He went on to say that the banks also have to be recapitalized. However, as regular readers know, it is unnecessary to recapitalized the banks to have them provide the loans that are necessary to support the real economy.
The reason that banks don't need to be recapitalized to make loans is that the activity of making a loan is separate from the activity of funding the loan. Funding for a loan can come from a lot of sources like pension funds, insurance companies, mutual funds, hedge funds or even other banks.
The British economy will not recover until the banks own up to their bad debts and are recapitalised again, the Governor of the Bank of England has warned.
Raising the prospect of rights issues or even another taxpayer bail-out for the state-backed lenders Royal Bank of Scotland and Lloyds Banking Group, Sir Mervyn King said UK banks have “insufficient capital” to protect against undeclared losses on their books.His statement that banks have insufficient capital to protect against undeclared losses clearly indicates that a) banks have more undeclared and disclosed losses than book capital and b) that banks cannot operate with low or negative levels of capital.
While I agree with Mr. King that the banks are hiding their losses, I disagree with Mr. King that banks cannot continue to operate and support the real economy while they have low or negative capital levels.
In fact by design, banks can continue to operate when they have low or negative capital levels. They can do so because of deposit guarantees and access to central bank funding.
With the deposit guarantees, the taxpayers become the banks silent equity partner during periods when the banks have low or negative book capital levels. As their silent equity partner, the taxpayers require that the banks retain 100% of pre-banker bonus earnings to rebuild their book capital levels.
He also ruled out suggestions that the Bank should try to boost growth by simply giving the public cash or cancelling the government debt it has bought through quantitative easing (QE).I agree. It would be much better to have banks fund the central bank's government debt portfolio with non-interest bearing excess reserves as the way to effectively reduce government debt outstanding.
Warning that the next generation may have to live with the consequences of past excesses “for a long time to come”, he said Britain’s banks needed to drop the “pretence” that their debts will be repaid.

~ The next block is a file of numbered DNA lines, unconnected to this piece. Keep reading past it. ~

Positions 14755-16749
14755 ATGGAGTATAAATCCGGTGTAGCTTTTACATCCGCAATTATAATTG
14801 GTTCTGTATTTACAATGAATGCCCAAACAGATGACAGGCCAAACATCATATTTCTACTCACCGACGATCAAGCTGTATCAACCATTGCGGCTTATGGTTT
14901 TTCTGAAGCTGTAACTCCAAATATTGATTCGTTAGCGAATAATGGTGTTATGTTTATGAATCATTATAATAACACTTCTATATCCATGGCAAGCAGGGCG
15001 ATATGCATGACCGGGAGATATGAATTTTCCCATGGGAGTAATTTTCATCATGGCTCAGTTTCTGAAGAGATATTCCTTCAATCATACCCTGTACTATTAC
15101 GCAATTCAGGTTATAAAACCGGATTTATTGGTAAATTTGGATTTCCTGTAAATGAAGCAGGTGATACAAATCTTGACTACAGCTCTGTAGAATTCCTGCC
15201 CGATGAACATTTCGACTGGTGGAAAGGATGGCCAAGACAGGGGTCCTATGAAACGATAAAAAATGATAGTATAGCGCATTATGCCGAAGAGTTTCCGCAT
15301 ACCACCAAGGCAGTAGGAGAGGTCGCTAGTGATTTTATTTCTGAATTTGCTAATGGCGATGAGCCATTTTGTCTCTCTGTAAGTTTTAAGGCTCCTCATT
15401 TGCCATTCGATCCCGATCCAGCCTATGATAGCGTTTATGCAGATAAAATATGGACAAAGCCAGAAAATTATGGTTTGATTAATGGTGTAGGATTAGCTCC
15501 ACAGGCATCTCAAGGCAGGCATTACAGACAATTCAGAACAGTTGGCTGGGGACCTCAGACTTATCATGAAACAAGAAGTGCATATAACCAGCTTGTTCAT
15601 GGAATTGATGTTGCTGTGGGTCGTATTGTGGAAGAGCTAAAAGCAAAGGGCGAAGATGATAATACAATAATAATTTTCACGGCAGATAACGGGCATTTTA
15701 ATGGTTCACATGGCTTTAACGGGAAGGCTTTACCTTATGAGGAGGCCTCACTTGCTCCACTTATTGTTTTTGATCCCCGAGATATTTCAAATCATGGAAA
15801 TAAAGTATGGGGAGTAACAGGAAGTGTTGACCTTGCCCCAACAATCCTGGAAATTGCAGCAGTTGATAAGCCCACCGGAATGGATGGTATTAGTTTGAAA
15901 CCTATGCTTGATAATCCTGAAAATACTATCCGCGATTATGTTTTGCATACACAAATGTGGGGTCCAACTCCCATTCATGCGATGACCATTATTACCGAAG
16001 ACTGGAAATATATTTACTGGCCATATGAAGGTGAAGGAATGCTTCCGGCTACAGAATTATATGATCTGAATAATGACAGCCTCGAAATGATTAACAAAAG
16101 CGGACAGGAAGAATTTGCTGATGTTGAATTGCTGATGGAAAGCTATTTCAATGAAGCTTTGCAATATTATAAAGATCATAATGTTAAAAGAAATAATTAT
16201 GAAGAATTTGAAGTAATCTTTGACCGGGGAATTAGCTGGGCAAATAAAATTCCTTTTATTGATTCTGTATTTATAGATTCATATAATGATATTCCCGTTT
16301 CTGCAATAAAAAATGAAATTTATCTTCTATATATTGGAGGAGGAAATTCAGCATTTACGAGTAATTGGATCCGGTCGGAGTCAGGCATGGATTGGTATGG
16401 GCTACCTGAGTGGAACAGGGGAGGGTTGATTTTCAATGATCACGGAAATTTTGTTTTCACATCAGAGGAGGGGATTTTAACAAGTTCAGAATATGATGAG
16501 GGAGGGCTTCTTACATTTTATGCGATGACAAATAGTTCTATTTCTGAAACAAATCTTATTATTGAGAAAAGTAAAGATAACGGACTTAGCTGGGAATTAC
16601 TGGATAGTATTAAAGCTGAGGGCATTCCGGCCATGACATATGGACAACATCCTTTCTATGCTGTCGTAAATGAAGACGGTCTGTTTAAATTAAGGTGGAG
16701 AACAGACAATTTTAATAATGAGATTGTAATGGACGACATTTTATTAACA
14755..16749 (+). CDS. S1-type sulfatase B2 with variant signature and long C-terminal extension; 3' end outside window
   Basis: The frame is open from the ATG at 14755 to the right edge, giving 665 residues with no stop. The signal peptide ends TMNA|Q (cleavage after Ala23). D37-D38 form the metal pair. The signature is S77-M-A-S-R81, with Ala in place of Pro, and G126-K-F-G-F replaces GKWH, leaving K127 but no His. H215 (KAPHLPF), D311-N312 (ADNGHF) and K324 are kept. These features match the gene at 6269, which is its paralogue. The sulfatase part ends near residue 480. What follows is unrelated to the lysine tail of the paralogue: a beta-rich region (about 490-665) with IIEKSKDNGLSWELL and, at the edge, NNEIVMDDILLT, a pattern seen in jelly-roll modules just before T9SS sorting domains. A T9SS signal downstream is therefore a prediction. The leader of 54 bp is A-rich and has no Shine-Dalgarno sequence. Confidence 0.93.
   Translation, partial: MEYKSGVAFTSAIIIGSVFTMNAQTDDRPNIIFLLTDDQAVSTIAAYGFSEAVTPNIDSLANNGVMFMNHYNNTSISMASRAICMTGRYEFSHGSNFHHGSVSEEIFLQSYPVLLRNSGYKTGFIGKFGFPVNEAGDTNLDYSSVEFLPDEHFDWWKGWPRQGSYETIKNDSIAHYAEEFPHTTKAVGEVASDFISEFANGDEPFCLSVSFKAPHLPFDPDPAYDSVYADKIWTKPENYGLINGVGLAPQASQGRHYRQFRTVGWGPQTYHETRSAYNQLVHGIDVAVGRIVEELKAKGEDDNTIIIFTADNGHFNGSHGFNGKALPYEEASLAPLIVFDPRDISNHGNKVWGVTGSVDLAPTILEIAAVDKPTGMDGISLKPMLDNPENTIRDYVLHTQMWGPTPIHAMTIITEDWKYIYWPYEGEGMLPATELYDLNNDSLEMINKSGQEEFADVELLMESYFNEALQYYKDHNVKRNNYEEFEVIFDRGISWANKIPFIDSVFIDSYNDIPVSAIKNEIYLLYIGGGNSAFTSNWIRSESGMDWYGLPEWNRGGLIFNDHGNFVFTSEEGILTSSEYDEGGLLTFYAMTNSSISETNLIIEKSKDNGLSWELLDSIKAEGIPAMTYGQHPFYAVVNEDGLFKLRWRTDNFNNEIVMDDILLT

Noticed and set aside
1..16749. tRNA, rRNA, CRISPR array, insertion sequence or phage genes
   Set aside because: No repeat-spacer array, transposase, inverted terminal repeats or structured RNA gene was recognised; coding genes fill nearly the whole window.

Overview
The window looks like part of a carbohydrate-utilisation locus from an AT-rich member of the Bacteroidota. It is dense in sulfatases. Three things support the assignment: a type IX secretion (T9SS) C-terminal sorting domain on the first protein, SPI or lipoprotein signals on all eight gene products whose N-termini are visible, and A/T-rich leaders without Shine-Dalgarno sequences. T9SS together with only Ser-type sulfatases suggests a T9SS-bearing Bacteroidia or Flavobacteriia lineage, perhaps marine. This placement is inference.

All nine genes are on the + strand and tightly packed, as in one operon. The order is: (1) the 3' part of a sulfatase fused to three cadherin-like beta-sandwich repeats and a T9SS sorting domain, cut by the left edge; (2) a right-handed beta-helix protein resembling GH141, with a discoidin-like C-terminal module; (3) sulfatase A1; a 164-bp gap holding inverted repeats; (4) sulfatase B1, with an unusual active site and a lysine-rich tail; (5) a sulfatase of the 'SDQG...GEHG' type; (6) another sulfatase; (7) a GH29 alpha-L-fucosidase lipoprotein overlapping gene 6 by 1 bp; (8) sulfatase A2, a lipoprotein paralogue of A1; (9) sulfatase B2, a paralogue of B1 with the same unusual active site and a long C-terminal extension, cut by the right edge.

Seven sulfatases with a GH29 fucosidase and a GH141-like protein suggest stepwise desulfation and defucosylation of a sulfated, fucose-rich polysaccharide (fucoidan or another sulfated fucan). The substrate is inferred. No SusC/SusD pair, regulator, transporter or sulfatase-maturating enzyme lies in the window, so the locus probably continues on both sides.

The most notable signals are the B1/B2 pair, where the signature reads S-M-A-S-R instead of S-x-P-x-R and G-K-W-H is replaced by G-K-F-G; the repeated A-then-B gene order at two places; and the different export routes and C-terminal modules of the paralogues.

“I am not sure advanced economies in general will find it easy to get out of their current predicament without creditors acknowledging further likely losses, a significant writing down of asset values, and recapitalisation of their financial systems,” he said.
“Only then will it be possible to return to a more normal provision of the vital banking services so crucial to an economic recovery... Just as in 2008, there is a deep reluctance to admit the extent of the undercapitalisation of the banking system in parts of the industrialised world.”
He compared the situation to the “pretence that debts could be repaid” in the 1930s and added: “We must not repeat that mistake.”Please re-read the highlighted text as Sir Mervyn King has just laid out the case for pursuing the Swedish Model for handling a bank solvency led financial crisis.
Four years since Lehman Brothers collapsed, UK banks still need taxpayer help as they “find it expensive to borrow” without central bank support, he claimed. ...The reason the banks need taxpayer help to borrower inexpensively is because the lack of transparency into the banks' exposures means no market participant can assess the risk of the banks.
As shown by the frozen interbank lending market, when a lender cannot assess the risk of the borrower, the lender either doesn't lend or charges a significant premium.
Bank analysis shows that UK lenders have eased lending terms for struggling businesses and households on £175bn of debt. Sir Mervyn hinted that it is a problem, saying:
“Perhaps forbearance by banks has allowed inefficient firms that might otherwise have had to contract to continue.”This is just part of the burden placed on the real economy by protecting bank book capital levels and banker bonuses at all costs.
Additional burden is placed on the real economy through pursuit of monetary policies like quantitative easing.
Despite warning there was “no shortcut” to recovery, he said the economy was showing “encouraging signs” in comments that appeared to lower the chances of more QE in November.Actually, as Iceland has shown, there is a short cut to recovery. Make the banks recognize upfront the losses they would expect to realize if the £175bn of debt in forbearance went through the long bankruptcy/workout process.
This eliminates the excess debt in the financial system, protects the real economy, promotes growth in the real economy as funds that were being used for debt service are used to buy goods and services, keeps families in their homes and protects social programs.